Recently on my social media accounts I shared that I was beginning potty training with the Boss Baby (a couple of days after his 2nd birthday) I received countless messages from concerned and anxious parents asking me if they thought they should start potty training and how did I know when to start him? As I have encountered on many occasions through social media, I felt sad that so many parents feel under pressure with their parenting due to some posts from other parents or from the opinions and passing comments from family and friends.
Therefore I have decided to concoct a guide to potty training based on my own experiences with my three children, laced with some realistic anecdotes of what to expect when beginning this little journey with your child!
How will I know my child is ready?
The key moment which told me the Boss Baby was ready was one morning when preparing breakfast I heard squealing coming from the living room. As I walked in I was unsure what the older 2 were screaming with laughter about until I realised I giant poo sitting on my dinner table and a nappy discarded on the floor. Basically my darling son had taken his nappy off climbed onto the table, deposited his morning offering and returned to his chair at the table to patiently wait for his rice krispies. After this memorable breakfast encounter it began to happen more frequently and became clear he didn’t want his nappy on anymore.
Other signs I have found with my children:
- Recognising when they are peeing in their nappies by pointing at themselves or saying “wee wee”
- Finding a quiet spot, corner or hiding place to take a poo in their nappy or simply stopping activity to complete their business.
- Remaining drier for longer then filling the nappy.
- Taking an interest in the toilet and potty if one is available. I always had a potty from around a year for my children in the room even if it just become a new seat to sit and watch CBeebies on for a while before actual potty training began.
Recognising when YOU are ready
Potty training not only requires your child to be ready but also you as the parent. With my three I always set a couple of weeks aside to dedicate to potty training.
Brace yourself that it’s not going to be smooth sailing and that you are going to have accidents and it’s usually quite a lengthy process.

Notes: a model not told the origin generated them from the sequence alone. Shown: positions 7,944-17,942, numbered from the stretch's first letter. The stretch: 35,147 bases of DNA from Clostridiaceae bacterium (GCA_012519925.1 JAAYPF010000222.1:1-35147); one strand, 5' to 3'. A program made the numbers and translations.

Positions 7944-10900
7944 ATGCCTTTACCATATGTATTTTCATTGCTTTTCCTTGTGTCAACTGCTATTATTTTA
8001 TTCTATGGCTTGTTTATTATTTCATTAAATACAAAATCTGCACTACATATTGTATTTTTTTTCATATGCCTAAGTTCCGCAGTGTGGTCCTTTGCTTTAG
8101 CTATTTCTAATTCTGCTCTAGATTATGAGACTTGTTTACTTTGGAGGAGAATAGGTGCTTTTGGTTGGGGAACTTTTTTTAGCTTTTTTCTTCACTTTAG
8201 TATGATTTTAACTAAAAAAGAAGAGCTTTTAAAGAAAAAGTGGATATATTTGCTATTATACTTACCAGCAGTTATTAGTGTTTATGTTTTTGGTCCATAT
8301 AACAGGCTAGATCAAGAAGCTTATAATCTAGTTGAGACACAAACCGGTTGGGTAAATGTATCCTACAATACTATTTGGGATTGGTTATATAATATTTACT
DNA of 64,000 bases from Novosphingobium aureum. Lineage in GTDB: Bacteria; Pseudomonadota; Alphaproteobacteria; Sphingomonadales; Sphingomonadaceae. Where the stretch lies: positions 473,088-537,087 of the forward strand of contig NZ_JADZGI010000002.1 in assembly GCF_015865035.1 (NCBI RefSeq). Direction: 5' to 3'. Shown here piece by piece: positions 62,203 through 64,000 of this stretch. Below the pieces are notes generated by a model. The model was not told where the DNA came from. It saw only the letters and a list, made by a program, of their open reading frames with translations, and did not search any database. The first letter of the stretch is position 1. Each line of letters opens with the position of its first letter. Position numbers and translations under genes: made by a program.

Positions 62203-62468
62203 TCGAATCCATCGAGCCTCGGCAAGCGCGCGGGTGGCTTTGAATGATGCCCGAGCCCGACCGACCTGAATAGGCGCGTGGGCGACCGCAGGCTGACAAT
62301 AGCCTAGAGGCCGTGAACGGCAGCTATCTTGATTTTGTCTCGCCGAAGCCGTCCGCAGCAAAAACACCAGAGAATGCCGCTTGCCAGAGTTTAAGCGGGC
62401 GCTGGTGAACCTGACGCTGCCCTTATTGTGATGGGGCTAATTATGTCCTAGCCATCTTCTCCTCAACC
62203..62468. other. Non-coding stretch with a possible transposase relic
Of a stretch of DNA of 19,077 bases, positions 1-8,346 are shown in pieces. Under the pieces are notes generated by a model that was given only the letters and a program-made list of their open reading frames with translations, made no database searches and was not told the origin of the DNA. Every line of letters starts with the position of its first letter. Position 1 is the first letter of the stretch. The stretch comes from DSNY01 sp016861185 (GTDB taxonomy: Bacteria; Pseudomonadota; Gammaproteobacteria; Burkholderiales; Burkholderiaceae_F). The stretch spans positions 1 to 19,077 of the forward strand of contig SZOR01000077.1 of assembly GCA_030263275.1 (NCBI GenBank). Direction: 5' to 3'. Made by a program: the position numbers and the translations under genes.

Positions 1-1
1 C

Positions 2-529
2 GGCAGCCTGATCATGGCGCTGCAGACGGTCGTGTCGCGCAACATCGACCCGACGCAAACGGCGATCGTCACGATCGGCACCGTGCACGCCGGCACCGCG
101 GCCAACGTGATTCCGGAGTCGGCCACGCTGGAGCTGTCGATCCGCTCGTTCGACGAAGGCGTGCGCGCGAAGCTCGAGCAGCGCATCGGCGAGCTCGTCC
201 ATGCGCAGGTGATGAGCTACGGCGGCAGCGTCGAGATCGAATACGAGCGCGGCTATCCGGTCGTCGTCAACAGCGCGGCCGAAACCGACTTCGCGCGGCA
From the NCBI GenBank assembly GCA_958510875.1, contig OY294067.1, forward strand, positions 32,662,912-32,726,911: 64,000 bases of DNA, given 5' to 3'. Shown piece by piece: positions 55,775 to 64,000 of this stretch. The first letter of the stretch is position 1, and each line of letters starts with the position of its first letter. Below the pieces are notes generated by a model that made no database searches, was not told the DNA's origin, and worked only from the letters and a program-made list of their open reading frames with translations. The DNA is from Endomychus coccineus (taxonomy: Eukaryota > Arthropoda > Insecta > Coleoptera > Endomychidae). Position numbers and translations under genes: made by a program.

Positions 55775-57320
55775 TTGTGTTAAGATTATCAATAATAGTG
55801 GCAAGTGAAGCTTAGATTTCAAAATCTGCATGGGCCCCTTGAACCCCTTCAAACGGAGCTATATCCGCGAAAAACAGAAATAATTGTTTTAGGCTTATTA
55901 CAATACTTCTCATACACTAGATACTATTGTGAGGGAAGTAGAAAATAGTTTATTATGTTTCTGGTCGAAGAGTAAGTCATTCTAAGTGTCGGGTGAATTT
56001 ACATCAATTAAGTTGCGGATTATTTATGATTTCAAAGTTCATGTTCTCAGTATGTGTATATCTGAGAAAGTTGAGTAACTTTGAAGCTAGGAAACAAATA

What Worked for Me
Choosing the potty: With my daughter I had this idea that the most expensive meant the best. Therefore with her potty I chose some elaborate contraption which sang (yes sang!) when she peed in it and dispensed a sticker from the side! The singing potty was all well and good for number one child until I realised that ultimately it needed to go everywhere with me and being the cumbersome monstrosity that it was, it proved more difficult than I had envisaged. There’s a whole range of different travel pottys available but for some unfortunate reason my children have all refused to use them, meaning I have to take whatever bulkiest potty mine become accustomed to, out everywhere with me. Boss Baby has currently settled with the Wilko value one for £3, a far cry from the singing golden throne that procured child number one.
Don’t be a Prisoner: Whilst I believe that the initial first week or two is beneficial to stay close to home as much as possible this is not always completely conceivable. A few days at home for can start to evoke cabin fever for me and so the best thing I found it just to step out the door be prepared and go for it. I remember a few days after I started my daughter having to go to the shops and being completely terrified. What if she had an accident? What if it set her back? But the reality was she didn’t have an accident, not at first, I took her to the toilet multiple times during the trip with the monstrous singing potty and she coped so well. Of course, as time went on, she did have accidents but that’s all part of the learning process and no failure on mine or her part.
Stock Up: When at home I’ve let my children run around bare whilst potty training. Introducing underwear can be an obstacle especially for the younger toddlers. However, when out and about, I have obviously dressed Boss Baby and put pants on him which he’s loved wearing and feels hugely important when doing so. I take an industrial sized camping back pack everywhere with me at the moment (very fetching) full of changes of clothes for accidents. Other necessities which have helped along my way are; paper towels/kitchen roll, spare T-shirts as well as bottoms (never underestimate the aim of a toddler boy), bags for pee soaked clothes (lovely tinge of urine follows me everywhere at the moment) and spare socks for those extra leakages down the legs!